I have put together several activity bags for children to bring home and share with their families. They accomplish several things including filling requests for "homework" that often come from preschoolers with older siblings. I try to make each activity bag very open-ended as the children (3-5 year olds, with and without identified special needs) and their parents (some mentally retarded with little or no reading skills, some single working parents with little time, some who are always looking for more to do with their children, etc.) are diverse groups. One of our all-time favorites is the "Button Bag" which is a tote bag with a few buttons sewn on it. The bag contains:
* Corduroy (written and illustrated by Don Freeman) and audio tape
* The Button Box (written by Margarette S. Reid, illustrated by Sarah Chamberlain)
* a heart-shaped metal box of buttons
* a sorting tray
* a journal for child's words and drawings about the buttons
* a journal for thoughts of whoever worked with child
* writing/drawing tools for the journals
* a note to parents about supervision with materials that can be choked on
* a laminated card with a neat photo of a child-created button collage that I found in a calendar on one side and the following on the other side:
Did you know that buttons could be math materials? They can help your child learn about counting, classification, estimation, and more. The following ideas are meant to promote development of math, art, language skills, while being enjoyable for you and your child. Please don't try to do them all at once, just choose one or two that interest you and your child.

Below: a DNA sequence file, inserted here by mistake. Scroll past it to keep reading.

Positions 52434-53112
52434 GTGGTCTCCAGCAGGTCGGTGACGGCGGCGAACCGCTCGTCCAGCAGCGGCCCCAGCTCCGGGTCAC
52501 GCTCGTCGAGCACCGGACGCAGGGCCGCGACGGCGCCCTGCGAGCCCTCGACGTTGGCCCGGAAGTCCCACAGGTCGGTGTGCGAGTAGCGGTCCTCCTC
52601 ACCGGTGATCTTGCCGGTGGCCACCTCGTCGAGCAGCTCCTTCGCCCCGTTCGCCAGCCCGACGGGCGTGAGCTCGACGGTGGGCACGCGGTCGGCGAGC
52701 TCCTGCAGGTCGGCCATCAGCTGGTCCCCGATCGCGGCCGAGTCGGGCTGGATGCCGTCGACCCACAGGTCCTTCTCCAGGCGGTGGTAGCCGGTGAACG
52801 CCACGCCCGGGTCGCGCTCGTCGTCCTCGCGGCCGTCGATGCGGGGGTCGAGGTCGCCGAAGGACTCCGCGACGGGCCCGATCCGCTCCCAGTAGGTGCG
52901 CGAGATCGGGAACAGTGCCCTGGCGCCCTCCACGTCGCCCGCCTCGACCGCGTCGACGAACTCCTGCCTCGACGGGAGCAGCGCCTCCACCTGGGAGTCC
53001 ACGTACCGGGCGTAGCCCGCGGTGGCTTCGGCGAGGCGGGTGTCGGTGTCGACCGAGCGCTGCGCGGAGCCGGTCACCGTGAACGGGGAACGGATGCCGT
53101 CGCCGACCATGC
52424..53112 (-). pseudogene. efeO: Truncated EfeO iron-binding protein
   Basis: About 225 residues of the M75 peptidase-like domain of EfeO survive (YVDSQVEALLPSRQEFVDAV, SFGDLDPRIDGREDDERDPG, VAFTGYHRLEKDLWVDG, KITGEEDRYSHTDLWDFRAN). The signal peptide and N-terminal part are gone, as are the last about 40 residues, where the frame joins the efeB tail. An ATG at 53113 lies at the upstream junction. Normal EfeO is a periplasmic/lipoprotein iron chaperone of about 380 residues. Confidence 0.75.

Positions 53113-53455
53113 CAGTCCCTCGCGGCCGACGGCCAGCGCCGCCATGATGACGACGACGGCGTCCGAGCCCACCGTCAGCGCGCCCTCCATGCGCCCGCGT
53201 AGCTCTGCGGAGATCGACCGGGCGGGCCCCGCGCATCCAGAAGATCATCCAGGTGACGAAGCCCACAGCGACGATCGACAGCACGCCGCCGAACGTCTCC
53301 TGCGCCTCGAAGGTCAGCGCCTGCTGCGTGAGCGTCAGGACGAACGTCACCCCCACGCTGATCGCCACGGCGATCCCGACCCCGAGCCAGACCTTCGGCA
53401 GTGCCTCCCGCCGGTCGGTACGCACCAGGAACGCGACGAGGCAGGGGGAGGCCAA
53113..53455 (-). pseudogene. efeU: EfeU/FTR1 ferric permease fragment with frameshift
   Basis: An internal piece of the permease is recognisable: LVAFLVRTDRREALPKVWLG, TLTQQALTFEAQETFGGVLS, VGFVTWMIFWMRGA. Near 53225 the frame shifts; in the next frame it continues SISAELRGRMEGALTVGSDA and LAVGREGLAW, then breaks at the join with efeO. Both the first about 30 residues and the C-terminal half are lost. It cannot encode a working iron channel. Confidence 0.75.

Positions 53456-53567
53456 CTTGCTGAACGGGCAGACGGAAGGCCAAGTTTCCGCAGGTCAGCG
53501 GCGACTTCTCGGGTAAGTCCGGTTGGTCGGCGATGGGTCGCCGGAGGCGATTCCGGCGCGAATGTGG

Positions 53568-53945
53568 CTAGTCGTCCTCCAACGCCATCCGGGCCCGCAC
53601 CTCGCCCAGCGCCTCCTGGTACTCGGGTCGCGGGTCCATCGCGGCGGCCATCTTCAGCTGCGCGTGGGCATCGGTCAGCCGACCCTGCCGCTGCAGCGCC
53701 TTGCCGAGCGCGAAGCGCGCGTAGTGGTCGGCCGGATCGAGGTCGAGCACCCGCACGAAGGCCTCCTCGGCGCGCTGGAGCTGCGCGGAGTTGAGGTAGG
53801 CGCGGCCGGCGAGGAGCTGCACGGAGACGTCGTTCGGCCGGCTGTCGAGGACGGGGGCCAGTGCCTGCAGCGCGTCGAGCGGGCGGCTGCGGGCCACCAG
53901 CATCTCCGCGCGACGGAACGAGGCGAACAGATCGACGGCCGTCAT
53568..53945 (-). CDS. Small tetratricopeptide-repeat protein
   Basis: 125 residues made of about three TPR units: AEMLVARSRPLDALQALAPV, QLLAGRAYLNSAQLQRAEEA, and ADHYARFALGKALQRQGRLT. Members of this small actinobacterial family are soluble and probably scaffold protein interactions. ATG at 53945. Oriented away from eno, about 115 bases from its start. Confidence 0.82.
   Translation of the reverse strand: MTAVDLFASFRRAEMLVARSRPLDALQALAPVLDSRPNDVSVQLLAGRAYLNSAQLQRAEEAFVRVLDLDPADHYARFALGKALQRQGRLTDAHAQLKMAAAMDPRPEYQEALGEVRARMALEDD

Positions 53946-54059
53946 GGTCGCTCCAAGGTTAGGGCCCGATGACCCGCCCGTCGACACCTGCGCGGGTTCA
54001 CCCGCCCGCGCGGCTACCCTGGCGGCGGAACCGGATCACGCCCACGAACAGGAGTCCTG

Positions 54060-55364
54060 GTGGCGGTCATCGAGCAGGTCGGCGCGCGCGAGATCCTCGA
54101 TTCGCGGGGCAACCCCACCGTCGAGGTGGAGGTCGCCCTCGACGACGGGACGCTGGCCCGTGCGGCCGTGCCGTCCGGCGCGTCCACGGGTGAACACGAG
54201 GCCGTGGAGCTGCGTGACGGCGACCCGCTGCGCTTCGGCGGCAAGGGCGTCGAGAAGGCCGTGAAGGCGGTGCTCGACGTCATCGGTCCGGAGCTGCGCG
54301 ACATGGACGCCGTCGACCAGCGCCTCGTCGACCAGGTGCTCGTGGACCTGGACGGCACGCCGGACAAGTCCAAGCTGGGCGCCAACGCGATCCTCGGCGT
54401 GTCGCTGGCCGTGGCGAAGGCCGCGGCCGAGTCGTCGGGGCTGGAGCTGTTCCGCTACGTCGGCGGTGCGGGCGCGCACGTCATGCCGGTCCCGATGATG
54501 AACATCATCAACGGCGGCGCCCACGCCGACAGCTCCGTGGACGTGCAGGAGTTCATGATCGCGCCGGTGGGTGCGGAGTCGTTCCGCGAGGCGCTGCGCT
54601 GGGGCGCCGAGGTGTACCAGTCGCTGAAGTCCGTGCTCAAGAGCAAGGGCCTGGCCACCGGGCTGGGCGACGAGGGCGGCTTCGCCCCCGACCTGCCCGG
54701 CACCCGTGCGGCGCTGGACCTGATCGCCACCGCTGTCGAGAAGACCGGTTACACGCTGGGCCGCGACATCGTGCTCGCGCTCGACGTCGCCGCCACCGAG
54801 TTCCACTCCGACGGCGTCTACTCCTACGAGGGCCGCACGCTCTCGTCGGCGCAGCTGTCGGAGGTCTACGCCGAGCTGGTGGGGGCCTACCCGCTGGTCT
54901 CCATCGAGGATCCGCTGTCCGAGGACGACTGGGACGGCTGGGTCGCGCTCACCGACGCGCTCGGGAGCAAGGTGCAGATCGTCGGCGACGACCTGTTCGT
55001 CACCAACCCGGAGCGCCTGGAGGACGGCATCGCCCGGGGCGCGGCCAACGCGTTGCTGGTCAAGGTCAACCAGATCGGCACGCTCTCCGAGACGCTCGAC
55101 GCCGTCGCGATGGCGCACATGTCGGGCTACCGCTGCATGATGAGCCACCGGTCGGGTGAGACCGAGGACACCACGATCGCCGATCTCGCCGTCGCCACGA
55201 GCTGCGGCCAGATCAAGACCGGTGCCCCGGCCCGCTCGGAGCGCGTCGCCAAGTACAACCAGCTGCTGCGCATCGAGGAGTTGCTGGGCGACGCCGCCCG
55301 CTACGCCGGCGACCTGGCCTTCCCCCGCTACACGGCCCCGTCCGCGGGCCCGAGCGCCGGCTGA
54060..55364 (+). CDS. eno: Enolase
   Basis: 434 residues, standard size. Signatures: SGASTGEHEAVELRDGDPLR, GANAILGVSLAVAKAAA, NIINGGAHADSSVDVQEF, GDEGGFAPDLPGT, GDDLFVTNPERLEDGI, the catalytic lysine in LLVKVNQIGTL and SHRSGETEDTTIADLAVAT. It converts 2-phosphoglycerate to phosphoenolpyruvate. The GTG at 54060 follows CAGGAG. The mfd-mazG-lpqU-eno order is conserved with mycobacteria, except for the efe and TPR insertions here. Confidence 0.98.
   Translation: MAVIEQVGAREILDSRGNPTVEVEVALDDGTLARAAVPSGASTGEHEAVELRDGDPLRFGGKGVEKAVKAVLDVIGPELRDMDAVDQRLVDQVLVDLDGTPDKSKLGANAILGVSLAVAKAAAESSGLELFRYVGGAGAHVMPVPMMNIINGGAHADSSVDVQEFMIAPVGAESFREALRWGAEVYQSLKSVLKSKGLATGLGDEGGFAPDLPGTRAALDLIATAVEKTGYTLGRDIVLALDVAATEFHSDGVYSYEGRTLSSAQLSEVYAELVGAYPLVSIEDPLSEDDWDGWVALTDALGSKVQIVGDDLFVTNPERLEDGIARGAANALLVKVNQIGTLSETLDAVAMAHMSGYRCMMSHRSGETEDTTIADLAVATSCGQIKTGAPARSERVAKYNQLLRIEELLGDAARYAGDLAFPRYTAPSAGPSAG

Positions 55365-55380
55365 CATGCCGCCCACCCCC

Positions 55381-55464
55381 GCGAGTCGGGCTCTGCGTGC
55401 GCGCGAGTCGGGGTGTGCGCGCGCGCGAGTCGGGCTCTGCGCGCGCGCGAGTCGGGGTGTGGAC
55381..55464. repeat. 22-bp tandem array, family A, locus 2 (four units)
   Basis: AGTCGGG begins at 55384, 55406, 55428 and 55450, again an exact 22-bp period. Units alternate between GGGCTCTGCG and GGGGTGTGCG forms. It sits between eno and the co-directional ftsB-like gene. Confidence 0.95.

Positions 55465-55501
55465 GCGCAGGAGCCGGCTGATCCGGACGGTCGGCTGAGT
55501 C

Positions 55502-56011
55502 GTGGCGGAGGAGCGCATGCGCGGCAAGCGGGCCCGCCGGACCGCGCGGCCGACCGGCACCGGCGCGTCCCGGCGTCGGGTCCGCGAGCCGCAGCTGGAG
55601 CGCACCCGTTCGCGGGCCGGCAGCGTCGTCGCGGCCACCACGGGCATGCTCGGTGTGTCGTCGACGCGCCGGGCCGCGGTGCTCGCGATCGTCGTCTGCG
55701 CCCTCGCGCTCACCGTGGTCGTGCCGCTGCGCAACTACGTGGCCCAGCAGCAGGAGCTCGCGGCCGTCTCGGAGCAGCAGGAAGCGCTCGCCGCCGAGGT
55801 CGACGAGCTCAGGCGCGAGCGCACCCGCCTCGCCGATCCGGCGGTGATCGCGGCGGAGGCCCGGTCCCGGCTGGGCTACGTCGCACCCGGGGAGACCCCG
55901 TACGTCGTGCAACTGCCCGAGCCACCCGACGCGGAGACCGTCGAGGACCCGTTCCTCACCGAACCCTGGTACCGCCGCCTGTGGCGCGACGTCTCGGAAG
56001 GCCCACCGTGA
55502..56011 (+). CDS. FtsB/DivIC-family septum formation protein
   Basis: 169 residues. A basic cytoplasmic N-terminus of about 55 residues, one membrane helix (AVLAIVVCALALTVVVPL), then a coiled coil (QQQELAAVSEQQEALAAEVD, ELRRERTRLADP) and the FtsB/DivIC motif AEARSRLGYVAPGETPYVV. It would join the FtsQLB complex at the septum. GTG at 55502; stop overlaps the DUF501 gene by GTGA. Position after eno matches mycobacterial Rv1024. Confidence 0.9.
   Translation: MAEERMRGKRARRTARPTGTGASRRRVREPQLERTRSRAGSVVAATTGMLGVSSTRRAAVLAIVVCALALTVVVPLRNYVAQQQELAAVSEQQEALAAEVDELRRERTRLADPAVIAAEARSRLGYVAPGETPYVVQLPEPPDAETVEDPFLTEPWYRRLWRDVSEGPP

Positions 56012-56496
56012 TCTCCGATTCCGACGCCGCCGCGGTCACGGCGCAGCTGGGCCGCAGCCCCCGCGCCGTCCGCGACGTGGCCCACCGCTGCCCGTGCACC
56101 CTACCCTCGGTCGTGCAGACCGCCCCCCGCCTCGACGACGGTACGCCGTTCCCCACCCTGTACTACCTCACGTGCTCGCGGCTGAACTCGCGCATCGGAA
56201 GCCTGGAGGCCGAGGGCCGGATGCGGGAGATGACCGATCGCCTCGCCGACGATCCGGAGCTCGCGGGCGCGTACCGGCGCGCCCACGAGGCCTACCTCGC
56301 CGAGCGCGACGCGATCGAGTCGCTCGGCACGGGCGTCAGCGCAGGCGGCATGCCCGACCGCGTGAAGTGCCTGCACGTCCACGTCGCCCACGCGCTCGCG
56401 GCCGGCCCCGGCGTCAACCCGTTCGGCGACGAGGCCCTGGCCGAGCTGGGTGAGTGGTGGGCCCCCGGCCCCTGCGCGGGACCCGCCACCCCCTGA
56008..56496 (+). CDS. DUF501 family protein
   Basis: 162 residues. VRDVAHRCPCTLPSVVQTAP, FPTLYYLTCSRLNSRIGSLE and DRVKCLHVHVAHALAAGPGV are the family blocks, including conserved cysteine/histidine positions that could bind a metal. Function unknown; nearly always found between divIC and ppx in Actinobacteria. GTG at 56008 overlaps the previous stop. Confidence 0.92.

* Read one or both of the button books with your child.
* Give your child an opportunity to explore the buttons.
* Ask your child to guess (estimate) how many buttons are in the box and then count them.
* Sort the buttons with your child using whatever attribute he or she chooses. After sorting one way,you may want to sort them again a different way.
* Create a pattern of buttons (for example: red button, blue button, red button, blue button) and challenge your child to decide what button would continue the pattern.
* Give your child one button, and ask him or her to describe it. If necessary, ask questions such as"What color is the button?", "How many holes does it have?", and "What shape is it?".
* Invite your child to make a picture with buttons.
* If you read Corduroy, remind your child that Corduroy thought the button on the bed was his missing button, and ask him or her to list other small, round things that Corduroy might think are buttons.You may want to write this list in the journal and have your child draw the things.
After Exploring The Button Bag:
* Ask your child to use pictures, numbers, and words (may be dictated for you to write) to tell about button bag experiences on one or two pages of the larger journal.
* The smaller journal is for whoever used the bag with the preschool child (parent, older child, . . .) to share their thoughts on the experience.
* If you have extra buttons at home, please add one to the box so that our variety will grow.
Families have gotten very involved with this bag. As familes write and draw in the journals, others get even more button ideas. Some of my favorite button sharing has been: the child who repaired a broken button with a round neon green band-aid, the family that contributed the metal box for the buttons (I had them in a zip-loc that didn't make that great clinking noise), and the family that told how all members got involved with the bag (an older child used the buttons to do his math homework and a button filled rattle was made for a baby sister). If you have any questions or have anything to add to my button bag ideas, please let me know.